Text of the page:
When left outdoors, the gas pipe legs will develop a natural rust-colored patina. Be careful where you place the new raised bed, however, because you don’t want the rust to leach onto the surface. To protect the gas pipe legs from rusting, apply a couple of coats of tung oil (a food-grade oil) with a brush or a rag, wiping it off between coats. You could also use a rustproof spray paint—either a clear coat or a vibrant color.

Plant it!

This suitcase container is planted with a mix of edibles and ornamentals. Edibles have been used for their foliage, but they also can be snipped (herbs benefit from a regular trim) and added to summer recipes. The ornamentals add that wow factor—as both a thriller and a spiller—that you would find in a typical container arrangement. The prolific flowers you see along the front are Supertunia® Pink Star Charm petunias (no deadheading* required!), and the herbs include lemongrass, chives, rosemary, and sage, with a colorful chard added to the mix.

Planting an upcycled suitcase raised bed

*Deadheading is the term used to describe the act of removing spent blooms from plants. This usually encourages more blooms to grow so the plant remains showy for longer. Some plants, however, like these Supertunias® and calibrachoas, another similar-looking annual, deadhead themselves, so no maintenance is generally required (unless they become leggy in the hot, dry conditions of summer; at that point you can cut them back a bit to thicken them out as they grow back in).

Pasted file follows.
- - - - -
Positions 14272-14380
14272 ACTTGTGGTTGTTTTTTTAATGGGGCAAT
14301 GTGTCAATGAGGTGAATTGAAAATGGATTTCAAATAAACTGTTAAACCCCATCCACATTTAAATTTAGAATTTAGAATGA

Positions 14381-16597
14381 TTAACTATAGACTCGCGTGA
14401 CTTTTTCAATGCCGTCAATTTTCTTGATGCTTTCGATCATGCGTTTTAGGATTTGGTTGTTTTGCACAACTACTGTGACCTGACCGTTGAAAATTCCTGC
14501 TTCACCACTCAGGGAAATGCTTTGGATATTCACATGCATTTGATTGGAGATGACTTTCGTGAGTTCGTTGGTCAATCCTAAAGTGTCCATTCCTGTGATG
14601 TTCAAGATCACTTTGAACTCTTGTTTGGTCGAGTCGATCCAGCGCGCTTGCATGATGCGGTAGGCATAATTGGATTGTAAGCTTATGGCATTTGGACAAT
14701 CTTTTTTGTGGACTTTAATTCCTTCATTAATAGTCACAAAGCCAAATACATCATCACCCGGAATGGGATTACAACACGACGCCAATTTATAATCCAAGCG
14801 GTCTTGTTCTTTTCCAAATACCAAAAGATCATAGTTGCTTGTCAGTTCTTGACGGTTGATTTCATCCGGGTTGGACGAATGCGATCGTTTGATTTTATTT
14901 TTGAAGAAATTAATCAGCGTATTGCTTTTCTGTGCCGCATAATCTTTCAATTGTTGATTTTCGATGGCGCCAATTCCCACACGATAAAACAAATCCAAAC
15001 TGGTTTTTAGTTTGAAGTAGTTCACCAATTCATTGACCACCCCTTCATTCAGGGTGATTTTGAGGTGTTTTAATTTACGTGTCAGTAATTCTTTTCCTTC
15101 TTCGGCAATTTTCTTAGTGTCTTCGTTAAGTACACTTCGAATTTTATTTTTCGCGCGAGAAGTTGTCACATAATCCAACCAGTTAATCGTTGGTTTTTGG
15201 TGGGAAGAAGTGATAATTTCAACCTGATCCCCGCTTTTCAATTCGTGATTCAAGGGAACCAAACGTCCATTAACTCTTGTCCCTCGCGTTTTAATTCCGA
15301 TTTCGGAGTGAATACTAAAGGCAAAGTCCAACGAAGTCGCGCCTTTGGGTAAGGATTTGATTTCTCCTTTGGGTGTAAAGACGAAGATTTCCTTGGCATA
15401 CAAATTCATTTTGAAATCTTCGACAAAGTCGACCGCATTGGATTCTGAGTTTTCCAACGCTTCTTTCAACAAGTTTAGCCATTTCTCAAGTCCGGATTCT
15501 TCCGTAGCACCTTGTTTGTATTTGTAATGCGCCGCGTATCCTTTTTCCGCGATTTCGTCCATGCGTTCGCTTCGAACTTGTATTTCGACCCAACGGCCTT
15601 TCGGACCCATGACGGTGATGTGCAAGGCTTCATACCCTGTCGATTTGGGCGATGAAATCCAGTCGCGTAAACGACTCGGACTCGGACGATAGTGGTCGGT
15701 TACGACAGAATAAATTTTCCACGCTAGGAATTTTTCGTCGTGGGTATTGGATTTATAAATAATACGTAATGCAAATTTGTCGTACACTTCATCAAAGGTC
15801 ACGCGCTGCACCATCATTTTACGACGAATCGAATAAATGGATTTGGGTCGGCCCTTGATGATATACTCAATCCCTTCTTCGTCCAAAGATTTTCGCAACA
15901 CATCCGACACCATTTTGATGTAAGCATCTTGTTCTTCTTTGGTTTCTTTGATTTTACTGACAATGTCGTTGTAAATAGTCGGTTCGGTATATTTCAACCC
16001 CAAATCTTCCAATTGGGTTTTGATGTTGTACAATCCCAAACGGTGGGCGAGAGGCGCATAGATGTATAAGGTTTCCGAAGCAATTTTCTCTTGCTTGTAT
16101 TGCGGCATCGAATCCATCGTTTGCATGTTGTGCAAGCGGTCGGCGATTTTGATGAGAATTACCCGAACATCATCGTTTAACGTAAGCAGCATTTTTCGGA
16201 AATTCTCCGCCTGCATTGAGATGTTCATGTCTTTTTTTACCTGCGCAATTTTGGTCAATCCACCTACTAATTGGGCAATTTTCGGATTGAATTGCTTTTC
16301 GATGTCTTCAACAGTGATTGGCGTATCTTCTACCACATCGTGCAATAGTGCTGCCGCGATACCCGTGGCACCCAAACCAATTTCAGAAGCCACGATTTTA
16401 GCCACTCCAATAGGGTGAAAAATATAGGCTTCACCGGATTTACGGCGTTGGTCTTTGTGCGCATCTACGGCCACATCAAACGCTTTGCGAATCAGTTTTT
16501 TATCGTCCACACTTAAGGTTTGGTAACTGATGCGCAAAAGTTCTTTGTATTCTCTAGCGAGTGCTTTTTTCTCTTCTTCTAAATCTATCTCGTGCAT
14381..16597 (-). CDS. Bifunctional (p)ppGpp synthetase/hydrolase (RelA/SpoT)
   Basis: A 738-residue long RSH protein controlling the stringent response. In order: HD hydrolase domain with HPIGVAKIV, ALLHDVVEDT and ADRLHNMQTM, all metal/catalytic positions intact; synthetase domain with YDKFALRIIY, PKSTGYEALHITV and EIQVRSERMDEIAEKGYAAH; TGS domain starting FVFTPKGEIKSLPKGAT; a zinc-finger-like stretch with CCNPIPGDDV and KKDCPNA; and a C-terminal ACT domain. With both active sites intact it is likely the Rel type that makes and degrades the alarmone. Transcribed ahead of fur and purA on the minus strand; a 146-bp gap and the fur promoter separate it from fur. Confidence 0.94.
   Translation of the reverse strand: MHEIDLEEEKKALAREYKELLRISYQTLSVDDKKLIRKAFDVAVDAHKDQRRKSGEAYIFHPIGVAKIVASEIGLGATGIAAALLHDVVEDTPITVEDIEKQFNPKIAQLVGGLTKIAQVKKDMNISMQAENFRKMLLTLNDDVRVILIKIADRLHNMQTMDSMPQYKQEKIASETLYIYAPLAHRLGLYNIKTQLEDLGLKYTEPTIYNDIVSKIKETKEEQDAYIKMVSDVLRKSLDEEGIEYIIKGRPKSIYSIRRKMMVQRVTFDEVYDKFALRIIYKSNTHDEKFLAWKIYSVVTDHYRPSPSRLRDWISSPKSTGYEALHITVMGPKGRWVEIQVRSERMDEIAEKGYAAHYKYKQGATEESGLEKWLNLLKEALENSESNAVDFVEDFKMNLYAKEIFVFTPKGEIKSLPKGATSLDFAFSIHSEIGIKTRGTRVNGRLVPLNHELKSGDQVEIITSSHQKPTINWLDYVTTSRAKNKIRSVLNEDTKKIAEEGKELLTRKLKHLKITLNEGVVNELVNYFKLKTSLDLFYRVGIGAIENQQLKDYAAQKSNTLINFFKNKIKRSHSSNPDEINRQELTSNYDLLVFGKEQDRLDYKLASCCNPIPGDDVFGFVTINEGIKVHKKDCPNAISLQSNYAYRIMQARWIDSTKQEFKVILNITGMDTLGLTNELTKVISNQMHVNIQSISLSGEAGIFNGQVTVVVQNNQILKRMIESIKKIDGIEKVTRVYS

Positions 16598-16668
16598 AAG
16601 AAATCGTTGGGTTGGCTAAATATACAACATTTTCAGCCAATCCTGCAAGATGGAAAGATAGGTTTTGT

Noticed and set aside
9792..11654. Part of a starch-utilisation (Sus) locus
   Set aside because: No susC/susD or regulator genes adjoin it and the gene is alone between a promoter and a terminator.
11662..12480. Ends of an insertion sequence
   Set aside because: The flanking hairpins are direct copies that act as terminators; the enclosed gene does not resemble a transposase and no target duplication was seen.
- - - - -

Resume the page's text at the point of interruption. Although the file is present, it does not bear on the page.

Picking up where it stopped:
Reprinted with permission from Raised Bed Revolution by Tara Nolan © 2016. Published by Cool Springs Press.  Photography courtesy of Cool Springs Press.

About the Author

Tara Nolan

Tara Nolan is a freelance writer, editor and author with a diverse publishing background. She is a co-founder of the popular gardening website Savvy Gardening. Her first book, Raised Bed Revolution, was published in May, 2016, the same year that she also appeared as an edibles expert on a show called Garden Wisdom for WNED Buffalo, a PBS station. For over six years, Tara was the web editor of CanadianGardening.com, where she won a Canadian Online Publishing Award for the Seed to Supper newsletter.

Raised Bed Revolution by Tara Nolan

GIVEAWAY Time!

I’m happy to be giving away a copy of Raised Bed Revolution for more amazing tips from Tara. Simply leave a comment on this post about gardening in raised beds by July 16, 2017 to enter. This contest is open to residents of Canada (excluding Quebec) and the continental United States. The winner will be selected randomly from eligible entries, notified by email, and have seven days to claim their prize. Void where prohibited by law.

  1. Jenny Young
    Jenny YoungJuly 2,17

    I guess my best hack?advice? is to plant native. Gardening is much easier when you plant things that grow naturally in your own area.

  2. logan wilhelm
    logan wilhelmJuly 3,17

    Love the “Standing Suitcase” raised bed idea, give added interest to the garden and uses found items. Now, I just need to find an old suitcase!!!

  3. Donna nutt
    Donna nuttJuly 3,17

    Love the idea and suggestion for self maintaining plants. Love less without less flowers. Awesome

  4. Teresa deaton
    Teresa deatonJuly 3,17